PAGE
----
Who Invented Lemons? by Brian Hutchinson

He loved a chase. Always hiding sticks
he could barely carry, or
burying bones. I ‘buried his.
Best mate.
Ashes to the flowers.

Life waited until I wasn’t looking.
Biding its time. Cramming tiny
little problems inside my head
then gate-crashed and ransacked.
Every emotion, purpose, feeling
emptied out. And left me.

‘He was only a dog…’
selfish people said.
The pain tore me apart.

Then vast empty plains
of nothingness.
Orchards paled with doubt.
Solace beneath cold-arm cliffs

bed-sheet havens.
Emotions surging like waves, crashing
over cold, grey beaches.
Raging tides that never turned.

Sweet placations: Hushed words, flowing
in peaks and troughs.
Noise. But a nice noise. Mellow.

Thoughts trapped. Or lost. Only here.
Now. No future or past.
I didn’t exist.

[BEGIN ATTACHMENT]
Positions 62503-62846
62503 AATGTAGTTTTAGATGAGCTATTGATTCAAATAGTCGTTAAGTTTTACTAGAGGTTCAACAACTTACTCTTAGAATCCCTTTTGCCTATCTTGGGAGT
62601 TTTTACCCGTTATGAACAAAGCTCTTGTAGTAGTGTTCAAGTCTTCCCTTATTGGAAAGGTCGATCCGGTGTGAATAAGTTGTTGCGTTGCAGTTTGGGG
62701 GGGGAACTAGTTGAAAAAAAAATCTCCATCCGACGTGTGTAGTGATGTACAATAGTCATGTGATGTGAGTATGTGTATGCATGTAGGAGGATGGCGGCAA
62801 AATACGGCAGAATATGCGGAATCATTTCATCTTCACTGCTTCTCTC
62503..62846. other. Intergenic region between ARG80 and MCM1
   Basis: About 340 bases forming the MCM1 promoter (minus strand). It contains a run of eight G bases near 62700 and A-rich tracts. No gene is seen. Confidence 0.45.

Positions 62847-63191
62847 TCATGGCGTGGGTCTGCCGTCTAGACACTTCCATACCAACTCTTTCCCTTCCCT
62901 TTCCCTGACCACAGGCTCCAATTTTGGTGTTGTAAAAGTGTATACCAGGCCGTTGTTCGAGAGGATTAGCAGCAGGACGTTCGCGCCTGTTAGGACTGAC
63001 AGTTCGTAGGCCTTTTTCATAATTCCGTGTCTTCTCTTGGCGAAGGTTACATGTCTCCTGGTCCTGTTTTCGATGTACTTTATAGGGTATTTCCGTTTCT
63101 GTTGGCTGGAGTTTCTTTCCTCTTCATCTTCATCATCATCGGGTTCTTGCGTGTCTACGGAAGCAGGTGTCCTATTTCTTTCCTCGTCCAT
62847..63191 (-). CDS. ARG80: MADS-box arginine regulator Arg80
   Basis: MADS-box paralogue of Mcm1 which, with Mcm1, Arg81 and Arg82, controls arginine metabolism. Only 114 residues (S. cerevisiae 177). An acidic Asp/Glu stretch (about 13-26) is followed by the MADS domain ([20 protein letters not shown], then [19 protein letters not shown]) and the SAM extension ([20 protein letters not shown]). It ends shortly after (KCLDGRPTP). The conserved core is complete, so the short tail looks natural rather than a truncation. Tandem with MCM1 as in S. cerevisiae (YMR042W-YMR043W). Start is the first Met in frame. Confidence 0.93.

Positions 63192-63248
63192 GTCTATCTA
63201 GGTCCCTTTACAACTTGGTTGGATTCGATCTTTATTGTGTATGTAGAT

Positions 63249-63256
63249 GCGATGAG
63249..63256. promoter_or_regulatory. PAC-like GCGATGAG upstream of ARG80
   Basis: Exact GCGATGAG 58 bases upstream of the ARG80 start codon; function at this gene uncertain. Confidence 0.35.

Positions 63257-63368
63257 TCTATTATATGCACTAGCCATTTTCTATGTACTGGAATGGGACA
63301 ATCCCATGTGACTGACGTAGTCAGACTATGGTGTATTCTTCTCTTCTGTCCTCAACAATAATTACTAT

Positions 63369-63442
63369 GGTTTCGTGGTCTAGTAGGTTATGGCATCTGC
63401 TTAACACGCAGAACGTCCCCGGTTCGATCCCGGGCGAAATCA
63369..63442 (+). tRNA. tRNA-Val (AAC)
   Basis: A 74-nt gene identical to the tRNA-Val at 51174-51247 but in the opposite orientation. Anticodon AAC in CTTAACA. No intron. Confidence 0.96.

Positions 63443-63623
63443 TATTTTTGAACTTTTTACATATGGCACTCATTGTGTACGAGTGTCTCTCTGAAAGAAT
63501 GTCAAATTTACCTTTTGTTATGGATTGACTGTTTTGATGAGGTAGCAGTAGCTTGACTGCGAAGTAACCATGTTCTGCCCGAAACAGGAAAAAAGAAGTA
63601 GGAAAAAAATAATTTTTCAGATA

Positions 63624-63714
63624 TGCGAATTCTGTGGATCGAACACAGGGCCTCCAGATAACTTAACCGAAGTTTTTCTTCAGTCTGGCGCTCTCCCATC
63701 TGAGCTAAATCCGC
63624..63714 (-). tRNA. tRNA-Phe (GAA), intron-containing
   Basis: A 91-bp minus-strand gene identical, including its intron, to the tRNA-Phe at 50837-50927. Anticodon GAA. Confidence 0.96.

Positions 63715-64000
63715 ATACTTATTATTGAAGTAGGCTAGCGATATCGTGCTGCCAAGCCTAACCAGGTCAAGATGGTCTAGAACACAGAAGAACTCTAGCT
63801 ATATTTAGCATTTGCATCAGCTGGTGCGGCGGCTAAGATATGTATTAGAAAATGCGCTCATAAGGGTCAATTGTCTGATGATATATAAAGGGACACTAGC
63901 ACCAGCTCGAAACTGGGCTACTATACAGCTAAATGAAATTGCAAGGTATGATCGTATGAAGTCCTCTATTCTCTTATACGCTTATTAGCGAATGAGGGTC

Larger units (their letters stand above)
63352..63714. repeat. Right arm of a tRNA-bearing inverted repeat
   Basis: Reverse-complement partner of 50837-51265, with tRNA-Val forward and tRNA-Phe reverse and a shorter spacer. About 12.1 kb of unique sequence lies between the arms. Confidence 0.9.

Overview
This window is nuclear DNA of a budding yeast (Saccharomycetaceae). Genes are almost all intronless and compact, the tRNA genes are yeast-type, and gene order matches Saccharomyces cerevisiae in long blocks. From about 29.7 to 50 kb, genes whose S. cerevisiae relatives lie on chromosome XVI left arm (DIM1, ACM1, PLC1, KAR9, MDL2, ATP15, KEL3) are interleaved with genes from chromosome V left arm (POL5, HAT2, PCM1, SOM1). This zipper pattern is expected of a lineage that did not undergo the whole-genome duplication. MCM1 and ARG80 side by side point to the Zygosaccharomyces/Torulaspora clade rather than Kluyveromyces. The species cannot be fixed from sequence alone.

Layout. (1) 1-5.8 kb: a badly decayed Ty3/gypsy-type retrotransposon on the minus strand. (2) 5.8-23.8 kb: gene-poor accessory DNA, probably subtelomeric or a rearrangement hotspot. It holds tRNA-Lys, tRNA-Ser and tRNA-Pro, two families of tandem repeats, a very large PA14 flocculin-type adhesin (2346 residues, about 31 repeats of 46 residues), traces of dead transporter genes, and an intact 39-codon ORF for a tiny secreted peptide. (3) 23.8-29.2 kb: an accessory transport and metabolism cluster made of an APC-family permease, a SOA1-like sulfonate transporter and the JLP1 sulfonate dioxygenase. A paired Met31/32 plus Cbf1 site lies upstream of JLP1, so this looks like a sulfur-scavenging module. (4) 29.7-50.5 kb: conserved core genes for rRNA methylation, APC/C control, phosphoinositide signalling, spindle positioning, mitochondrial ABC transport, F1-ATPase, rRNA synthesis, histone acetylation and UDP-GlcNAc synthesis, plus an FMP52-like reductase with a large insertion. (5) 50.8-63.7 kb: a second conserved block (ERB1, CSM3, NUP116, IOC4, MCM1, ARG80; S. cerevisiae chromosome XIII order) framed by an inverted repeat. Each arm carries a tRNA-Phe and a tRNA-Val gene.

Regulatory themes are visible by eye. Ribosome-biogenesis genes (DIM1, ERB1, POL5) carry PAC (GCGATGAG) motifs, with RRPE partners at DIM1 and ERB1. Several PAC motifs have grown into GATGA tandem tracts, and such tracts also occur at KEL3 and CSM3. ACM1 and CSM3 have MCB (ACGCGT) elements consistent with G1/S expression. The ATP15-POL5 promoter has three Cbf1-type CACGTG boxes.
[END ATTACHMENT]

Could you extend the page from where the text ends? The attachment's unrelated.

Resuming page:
I once saw butterflies sipping dew
on the floor, of a moonlit room.
Spreading their wings in the twilight,
trying to get warm…?

Windows opened in white, blinding light.
I could never smell summer.

Crazy thoughts jumped out
of my face and stared right back
and I couldn’t look away.

Feeling nothing
feeling guilt.
Feeling lonely. Staring-out walls

or at steam wafting from
hot citrus drinks.
Lemons. So… Yellow?

Supple-pitted skin, shone of youth and femininity.
Soul bathing zest
fresh. Abundant. Wanting to play.

He came back to me once
perhaps in a dream. Maybe real?

Licking smiles all over my face.
Found and buried my panic.
Opened the windows of my mind
to where orchards blossom

sunshine, I now feel on my face.
Parks filled with children’s laughter.
White petals, falling as confetti.
Our love bonding in the breeze.

I now understand
he had to go to seed, to sow his meadows.

And each day I sit in mine,
watching the butterflies trying to get warm.
Spreading their wings to the sun.